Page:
One way of getting to know and understand Indian people is through biography. However, too often Indian biographies focus on war leaders (almost always male) and on leaders from the nineteenth century. What is often lost is the twentieth century and common people. Jackson Barnett was one of those ordinary twentieth century Indians and it just happened that he became the richest Indian in the World. His story follows.
In 1830, the United States passed the Indian Removal Act which was intended to remove all Indians from the eastern portion of the United States and to relocate them on reservations west of the Mississippi River. Of particular concern to the Americans, was the removal of Indians from the Southern states. Tribes such as the Creek, Cherokee, Chickasaw, and Choctaw, who had assimilated much of American culture, would be required to leave the lands which they had been farming and improving for thousands of years, travel to what is now Oklahoma, and start over with unimproved lands.
President Andrew Jackson, one of the biggest advocates of removal, stressed that the removal plan had four major benefits for the Indians: (1) fixed and permanent boundaries outside of the existing American states and territories, (2) tribal self-government which was to be free from state interference, (3) the opportunity to become “civilized” — that is, to become Christian, to learn to covet private property, and to engage in European-American style agriculture, and (4) isolation from “corrupt” Americans.
In 1837, the Creek were placed in concentration camps in Alabama to await their removal to Oklahoma. Here they began the process of starting over, of continuing their cultural traditions in a new land. Among these cultural traditions was the organization of Creek society in towns or talwas.
Nearly 20 years after the Creek had been removed to Oklahoma, in 1856, Jackson Barnett was born. Since his mother belonged to the Tuckabatchee Town, Jackson also belonged to this town even though he never lived within the geographic Tuckabatchee town in the Creek nation. Like many other children during this era, his first language was Muskogee (one of the Creek languages) and he learned English as a child so that he became fully bilingual.
Like many other Creek Indians during this time, Jackson Barnett earned his living any way he could: he worked as a ferryman for his maternal half-brother; sometimes he worked as a cowboy; sometimes he worked as a bootlegger. While herding cattle, his leg became hung up in a strap on his horse and he sustained a head injury. One witness would later report that the injury left him in constant pain and that it took more than a year for him to recover. While we don’t really know how serious this injury was, in later times this head injury would be credited for making him “a little slow” and “not quite right in the head.”
In spite of his injuries and his mental capabilities, Jackson Barnett was able to support himself as an unskilled laborer for most of his life. Many described him as being an amiable and gentle man who enjoyed Creek communal society.
American promises to the tribes which were removed to Oklahoma did not last long. Following the Civil War, the pressure on the tribes to give up their land, their governments, their religions, and their traditional ways was intense. The American vision for the Indians required them to become Christian farmers. This meant that Indian should own their farms privately. The American goal was to destroy Indian tribalism and substitute individualism for it.
Indians in Oklahoma did not passively accept the American pressure to change. Among the Creek in 1897, a fundamentalist group known as the Snakes or Crazy Snakes under the leadership of Chitto Harjo advocated retaining common ownership of land and an independent government. In 1901, the American government put down the Snake Uprising by sending in the cavalry and jailing 100 traditionals, including Chitto Harjo.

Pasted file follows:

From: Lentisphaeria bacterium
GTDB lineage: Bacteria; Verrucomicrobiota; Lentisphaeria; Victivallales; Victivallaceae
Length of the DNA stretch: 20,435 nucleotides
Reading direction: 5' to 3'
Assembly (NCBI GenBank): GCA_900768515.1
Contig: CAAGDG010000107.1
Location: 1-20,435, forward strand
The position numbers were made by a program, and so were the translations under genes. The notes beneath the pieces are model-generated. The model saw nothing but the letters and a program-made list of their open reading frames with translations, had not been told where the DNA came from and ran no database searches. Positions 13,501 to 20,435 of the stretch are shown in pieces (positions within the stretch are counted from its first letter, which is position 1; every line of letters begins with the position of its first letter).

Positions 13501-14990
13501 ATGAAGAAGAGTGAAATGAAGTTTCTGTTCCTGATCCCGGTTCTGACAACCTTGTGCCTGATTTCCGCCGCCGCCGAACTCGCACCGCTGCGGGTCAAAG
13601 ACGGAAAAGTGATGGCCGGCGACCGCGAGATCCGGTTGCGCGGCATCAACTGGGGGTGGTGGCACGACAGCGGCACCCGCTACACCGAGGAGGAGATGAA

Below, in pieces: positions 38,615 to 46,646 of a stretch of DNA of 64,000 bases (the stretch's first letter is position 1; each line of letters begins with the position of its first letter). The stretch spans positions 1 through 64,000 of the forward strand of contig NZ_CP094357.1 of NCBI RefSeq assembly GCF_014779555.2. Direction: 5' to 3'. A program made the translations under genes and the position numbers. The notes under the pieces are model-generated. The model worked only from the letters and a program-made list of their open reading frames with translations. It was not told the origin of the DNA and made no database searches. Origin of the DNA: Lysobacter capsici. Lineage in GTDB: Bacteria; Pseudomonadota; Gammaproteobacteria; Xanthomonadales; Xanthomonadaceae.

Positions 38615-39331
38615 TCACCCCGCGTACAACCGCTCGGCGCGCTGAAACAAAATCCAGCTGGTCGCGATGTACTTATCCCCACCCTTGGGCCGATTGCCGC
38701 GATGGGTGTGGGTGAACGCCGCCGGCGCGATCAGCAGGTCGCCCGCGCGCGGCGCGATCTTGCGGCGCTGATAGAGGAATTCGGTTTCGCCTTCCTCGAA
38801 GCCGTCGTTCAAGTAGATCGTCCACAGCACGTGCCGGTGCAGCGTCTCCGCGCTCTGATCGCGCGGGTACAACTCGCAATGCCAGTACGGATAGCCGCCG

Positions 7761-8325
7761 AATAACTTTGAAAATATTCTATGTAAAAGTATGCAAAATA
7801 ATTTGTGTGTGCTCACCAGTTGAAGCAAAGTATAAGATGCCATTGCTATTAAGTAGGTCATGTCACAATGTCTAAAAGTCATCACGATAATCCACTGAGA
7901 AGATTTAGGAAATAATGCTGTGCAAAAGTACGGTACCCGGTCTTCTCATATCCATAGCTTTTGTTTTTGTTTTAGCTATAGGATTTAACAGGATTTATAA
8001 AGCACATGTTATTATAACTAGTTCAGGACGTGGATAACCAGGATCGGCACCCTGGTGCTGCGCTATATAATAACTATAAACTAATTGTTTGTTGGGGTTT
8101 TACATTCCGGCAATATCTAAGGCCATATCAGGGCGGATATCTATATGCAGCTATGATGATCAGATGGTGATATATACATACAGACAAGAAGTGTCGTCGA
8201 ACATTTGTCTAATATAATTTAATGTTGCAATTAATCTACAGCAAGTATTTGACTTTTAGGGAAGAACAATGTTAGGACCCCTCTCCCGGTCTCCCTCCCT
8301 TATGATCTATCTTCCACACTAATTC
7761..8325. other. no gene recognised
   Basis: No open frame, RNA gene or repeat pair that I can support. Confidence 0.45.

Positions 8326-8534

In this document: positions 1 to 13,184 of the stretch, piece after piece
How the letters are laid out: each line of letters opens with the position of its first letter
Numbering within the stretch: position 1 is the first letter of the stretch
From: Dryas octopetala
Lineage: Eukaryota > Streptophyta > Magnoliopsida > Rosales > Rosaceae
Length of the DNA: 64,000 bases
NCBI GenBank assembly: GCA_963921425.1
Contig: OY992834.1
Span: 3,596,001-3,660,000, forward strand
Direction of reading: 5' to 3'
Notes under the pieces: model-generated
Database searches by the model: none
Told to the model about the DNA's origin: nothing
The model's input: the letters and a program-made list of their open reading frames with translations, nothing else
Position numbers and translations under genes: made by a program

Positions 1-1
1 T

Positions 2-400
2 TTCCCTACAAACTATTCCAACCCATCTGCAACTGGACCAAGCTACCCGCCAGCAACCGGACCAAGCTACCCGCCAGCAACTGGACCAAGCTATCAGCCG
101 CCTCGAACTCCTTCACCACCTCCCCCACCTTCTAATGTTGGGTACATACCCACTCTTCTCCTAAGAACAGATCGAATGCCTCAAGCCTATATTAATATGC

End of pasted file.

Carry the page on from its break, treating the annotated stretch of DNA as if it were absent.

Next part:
In 1902, many of the traditionals involved with the Crazy Snakes once again gathered at the Hickory Ground (a traditional ceremonial area). The government responded by sending in marshals to arrest the leaders and cut off their long hair.
While Jackson Barnett was not among those arrested in any of the raids, he was involved with the Crazy Snakes. It is estimated that about 5,000 Creek were Crazy Snake sympathizers (about one-third of the Creek Nation). He was one of many Creek at this time who was neither Christian nor traditional, but was interested in continuing Creek culture.
Most of the Crazy Snakes, including Jackson Barnett, opposed the breaking up of Creek lands by refusing to take an allotment. In response, the government simply assigned them a parcel of land, usually good for growing rocks but little else. Thus Jackson Barnett received his 160-acre allotment. While this land was “private,” it was also restricted by the government. Indians, particularly full-bloods, were viewed as being incompetent and therefore the government was empowered to act as guardians on their behalf.
In addition to the federal government acting as a guardian for the Indian allottees, the Oklahoma courts also appointed guardians for all full-blooded Indians when valuable resources-such as oil or natural gas-were found on their allotments. The court-appointed guardians for these Indians collected large fees for their “services.”
In 1912, the Department of the Interior approved oil leases on Jackson Barnett’s 160-acre allotment. Six to eight wells were drilled and by 1913 his monthly royalty income was $14,000 to $15,000. As a ward of the government, this money was not paid to him, but was collected on his behalf by the Department of the Interior and deposited into his Individual Indian Money (IIM) account with the Treasury Department. Barnett was only allowed a few hundred dollars a year: the rest was managed for him by the Department of the Interior.
The policies of the Indian Department (later to become the Bureau of Indian Affairs) of the Department of the Interior emphasized the need for hard work. Not only did Indian agents discourage the use of labor-saving devices, they also viewed income from oil leases as unearned income and thus a corrupting influence on the Indians. To access the money in their IIM accounts, Indians had to show that they needed the money and that it wasn’t going to be spent on something which the agent felt was frivolous or labor-saving.
It did not take long for the world to discover that the World’s Richest Indian-as the press soon labeled Jackson Barnett-was only allowed to have a few hundred dollars on which to live. As his millions accumulated in the Treasury Department many people other than Jackson Barnett became interested in spending this money.